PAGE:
The terrorist attacks of Sept. 11, 2001, forever changed the dynamics of life along the U.S.-Mexico border with increased militarization, the use of technology and sanctions against undocumented immigrants.
Though the attacks occurred thousands of miles away from the Southwest, this was the region most drastically changed as a result of them.
Over the next 10 years the number of Border Patrol agents was gradually increased, the border fence was extended and for the first time the National Guard was deployed to defend the southern border.
"The first enormous, fundamental change we saw after the Sept. 11 attacks was the creation of the Department of Homeland Security, which included the Border Patrol and Immigration and Customs Enforcement, whose functions were previously under the Department of Justice," Jennifer Allen, director of the Border Action Network in Arizona, told Efe.
"We saw an enormous investment in militarizing the border, though no real threat to national security has ever come across the border from Mexico," Allen said.
The increase in security along the border with Mexico, particularly in the Arizona desert, has been justified by the government as a fundamental part of its plan in the war on drugs, arms trafficking, undocumented immigration and the violence of Mexican drug cartels.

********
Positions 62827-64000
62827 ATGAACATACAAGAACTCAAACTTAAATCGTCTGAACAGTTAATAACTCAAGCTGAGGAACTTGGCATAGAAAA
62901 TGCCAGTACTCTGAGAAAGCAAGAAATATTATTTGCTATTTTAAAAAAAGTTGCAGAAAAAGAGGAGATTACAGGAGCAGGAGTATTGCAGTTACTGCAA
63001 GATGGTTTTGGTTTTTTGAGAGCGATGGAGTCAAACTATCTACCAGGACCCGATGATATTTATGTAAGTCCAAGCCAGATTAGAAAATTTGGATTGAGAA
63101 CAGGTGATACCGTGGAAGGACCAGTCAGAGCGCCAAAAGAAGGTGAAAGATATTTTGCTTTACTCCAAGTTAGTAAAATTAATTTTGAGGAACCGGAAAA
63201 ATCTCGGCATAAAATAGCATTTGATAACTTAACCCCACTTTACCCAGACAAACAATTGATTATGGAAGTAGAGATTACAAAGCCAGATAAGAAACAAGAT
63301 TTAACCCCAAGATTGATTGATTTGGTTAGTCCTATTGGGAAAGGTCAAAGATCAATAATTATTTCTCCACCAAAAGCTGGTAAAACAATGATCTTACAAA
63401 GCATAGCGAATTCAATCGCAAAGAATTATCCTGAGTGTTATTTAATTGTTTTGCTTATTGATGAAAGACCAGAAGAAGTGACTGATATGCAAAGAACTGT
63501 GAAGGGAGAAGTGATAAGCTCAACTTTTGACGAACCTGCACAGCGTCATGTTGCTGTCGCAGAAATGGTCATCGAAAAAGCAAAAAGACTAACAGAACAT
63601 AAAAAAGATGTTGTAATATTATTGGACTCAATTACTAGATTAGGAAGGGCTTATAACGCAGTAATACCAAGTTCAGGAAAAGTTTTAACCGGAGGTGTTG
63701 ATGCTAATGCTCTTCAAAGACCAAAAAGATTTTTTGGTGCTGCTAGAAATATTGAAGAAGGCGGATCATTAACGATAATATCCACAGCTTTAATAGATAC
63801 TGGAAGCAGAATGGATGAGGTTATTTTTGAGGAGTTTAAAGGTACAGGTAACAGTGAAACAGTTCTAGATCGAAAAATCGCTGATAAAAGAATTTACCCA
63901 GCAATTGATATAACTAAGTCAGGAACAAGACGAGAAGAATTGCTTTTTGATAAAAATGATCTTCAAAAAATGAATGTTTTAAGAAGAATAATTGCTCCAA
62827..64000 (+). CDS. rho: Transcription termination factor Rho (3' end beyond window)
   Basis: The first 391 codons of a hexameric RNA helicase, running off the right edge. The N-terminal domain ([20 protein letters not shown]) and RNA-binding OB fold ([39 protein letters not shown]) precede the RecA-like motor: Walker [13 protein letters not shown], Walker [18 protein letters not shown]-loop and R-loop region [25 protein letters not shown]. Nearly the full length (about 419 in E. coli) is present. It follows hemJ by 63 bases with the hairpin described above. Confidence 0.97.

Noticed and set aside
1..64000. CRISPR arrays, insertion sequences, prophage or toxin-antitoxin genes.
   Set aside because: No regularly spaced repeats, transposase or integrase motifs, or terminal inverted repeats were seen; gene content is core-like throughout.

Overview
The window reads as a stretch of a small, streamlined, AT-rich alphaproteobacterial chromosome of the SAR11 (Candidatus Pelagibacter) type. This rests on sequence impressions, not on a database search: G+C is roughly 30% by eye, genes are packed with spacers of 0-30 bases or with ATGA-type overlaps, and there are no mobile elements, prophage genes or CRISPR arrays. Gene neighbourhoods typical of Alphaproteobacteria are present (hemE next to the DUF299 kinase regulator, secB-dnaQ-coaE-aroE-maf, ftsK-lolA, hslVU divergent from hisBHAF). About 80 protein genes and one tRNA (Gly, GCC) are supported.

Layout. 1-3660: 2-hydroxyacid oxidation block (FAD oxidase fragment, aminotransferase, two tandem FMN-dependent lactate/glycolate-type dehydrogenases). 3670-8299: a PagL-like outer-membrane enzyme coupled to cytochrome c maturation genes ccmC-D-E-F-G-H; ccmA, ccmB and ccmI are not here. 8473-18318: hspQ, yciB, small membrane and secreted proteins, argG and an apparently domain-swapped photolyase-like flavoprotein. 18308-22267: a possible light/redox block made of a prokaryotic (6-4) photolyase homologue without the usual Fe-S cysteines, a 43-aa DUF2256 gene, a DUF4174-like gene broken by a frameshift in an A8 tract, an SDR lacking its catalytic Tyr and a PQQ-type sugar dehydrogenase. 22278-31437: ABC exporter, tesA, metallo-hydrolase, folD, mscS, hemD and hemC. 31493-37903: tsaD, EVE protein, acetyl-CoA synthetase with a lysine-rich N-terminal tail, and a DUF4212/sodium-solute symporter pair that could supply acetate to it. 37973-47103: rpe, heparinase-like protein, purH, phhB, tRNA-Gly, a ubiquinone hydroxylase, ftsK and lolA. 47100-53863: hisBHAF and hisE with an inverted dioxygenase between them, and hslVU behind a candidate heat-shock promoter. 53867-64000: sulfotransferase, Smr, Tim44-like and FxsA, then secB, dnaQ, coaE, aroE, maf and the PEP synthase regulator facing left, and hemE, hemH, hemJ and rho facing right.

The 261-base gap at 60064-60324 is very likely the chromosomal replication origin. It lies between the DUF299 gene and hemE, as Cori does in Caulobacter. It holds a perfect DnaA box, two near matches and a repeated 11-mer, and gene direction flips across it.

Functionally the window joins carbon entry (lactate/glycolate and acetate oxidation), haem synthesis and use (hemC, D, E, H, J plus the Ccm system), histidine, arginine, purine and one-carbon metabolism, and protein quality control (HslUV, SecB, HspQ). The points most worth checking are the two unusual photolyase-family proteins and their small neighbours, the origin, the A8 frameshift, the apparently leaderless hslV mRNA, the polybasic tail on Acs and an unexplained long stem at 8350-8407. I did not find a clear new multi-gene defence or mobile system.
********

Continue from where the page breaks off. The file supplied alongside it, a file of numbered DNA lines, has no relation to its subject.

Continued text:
During her July visit to Arizona, Homeland Security Secretary Janet Napolitano said that the state's border with Mexico has been provided with unprecedented resources, since between 2004 and 2011 the number of Border Patrol agents had been increased from 10,000 to 20,700.
The secretary also said that aerial drones keep watch on the border from California to Texas.
In the last two years the confiscation of undeclared cash has shot up by 75 percent along the Mexican border, while the seizure of drugs has risen by 31 percent and of firearms by 64 percent.
"The increase in border security created a funnel effect that has led undocumented migrants to try and cross the Arizona desert because the California and Texas borders were closed," attorney Isabel Garcia, director de the Arizona Human Rights Coalition, told Efe.
One of the most indelible effects of the 9/11 attacks, she said, was the generalized association of the word "undocumented" with the word "terrorist."
"For the first time we saw the criminalization of the undocumented immigrant justified, and it continues to be justified," she said.